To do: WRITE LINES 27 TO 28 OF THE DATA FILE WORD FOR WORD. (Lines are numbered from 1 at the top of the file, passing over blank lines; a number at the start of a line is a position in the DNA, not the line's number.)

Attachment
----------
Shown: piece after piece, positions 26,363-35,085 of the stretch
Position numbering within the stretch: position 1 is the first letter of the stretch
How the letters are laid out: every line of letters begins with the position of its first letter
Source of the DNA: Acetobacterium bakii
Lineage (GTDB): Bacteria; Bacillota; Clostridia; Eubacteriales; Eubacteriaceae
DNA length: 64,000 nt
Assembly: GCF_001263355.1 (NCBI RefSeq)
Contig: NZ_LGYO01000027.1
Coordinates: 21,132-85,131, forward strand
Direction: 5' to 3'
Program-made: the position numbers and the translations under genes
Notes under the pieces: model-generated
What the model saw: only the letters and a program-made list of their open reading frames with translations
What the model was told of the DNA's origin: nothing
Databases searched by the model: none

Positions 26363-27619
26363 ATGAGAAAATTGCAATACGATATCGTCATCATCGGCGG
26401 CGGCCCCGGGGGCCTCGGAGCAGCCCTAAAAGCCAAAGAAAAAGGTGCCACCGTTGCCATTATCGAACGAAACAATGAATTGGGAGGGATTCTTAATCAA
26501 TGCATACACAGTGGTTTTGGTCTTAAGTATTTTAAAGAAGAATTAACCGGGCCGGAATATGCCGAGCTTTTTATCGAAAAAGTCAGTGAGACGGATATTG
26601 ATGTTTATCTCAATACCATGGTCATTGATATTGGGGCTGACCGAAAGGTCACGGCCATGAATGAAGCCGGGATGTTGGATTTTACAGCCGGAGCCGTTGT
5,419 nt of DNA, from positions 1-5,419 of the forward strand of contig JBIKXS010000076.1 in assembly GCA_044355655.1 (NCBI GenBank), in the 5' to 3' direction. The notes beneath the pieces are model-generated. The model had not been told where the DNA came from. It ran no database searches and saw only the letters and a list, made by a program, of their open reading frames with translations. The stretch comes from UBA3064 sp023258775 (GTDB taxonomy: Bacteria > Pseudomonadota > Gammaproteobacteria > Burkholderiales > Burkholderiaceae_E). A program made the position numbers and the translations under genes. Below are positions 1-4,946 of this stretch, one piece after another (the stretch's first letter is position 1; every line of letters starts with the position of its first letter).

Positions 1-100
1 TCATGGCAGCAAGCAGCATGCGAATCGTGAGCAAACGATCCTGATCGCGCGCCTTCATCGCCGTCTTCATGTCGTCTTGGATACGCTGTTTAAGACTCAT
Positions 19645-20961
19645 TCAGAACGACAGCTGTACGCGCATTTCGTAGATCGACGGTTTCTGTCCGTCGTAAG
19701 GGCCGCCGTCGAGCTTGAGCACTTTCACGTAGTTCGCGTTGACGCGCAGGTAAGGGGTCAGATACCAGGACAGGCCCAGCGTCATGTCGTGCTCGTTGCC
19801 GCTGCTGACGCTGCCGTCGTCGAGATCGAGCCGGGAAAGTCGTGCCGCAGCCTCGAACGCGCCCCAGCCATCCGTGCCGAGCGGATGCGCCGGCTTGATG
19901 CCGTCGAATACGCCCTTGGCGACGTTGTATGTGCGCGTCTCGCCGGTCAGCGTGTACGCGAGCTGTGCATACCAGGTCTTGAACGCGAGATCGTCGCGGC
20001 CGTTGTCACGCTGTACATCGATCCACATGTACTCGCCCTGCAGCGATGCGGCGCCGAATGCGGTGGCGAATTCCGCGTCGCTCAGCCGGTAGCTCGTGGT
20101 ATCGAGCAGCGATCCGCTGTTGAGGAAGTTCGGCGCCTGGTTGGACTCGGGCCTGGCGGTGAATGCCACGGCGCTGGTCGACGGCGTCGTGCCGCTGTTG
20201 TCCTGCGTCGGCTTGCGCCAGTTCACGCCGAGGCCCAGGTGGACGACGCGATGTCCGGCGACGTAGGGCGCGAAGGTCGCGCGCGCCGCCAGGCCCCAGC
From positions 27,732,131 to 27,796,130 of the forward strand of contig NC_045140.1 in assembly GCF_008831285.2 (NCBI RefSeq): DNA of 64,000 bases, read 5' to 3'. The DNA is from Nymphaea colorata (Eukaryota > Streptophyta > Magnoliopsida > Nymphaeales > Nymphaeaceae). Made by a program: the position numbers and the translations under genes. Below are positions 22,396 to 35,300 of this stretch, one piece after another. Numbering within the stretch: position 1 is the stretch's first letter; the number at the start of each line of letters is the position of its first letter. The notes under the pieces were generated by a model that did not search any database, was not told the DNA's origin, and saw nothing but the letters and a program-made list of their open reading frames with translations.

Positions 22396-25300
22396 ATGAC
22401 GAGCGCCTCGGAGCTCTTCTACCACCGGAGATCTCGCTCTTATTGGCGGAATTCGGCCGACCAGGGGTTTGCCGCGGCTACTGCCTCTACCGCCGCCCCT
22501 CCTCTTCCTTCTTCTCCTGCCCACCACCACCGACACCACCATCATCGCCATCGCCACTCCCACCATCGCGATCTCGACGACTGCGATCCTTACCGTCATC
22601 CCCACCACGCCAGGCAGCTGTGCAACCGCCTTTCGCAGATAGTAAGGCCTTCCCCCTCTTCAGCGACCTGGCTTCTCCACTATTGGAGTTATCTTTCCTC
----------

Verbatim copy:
19801 GCTGCTGACGCTGCCGTCGTCGAGATCGAGCCGGGAAAGTCGTGCCGCAGCCTCGAACGCGCCCCAGCCATCCGTGCCGAGCGGATGCGCCGGCTTGATG
19901 CCGTCGAATACGCCCTTGGCGACGTTGTATGTGCGCGTCTCGCCGGTCAGCGTGTACGCGAGCTGTGCATACCAGGTCTTGAACGCGAGATCGTCGCGGC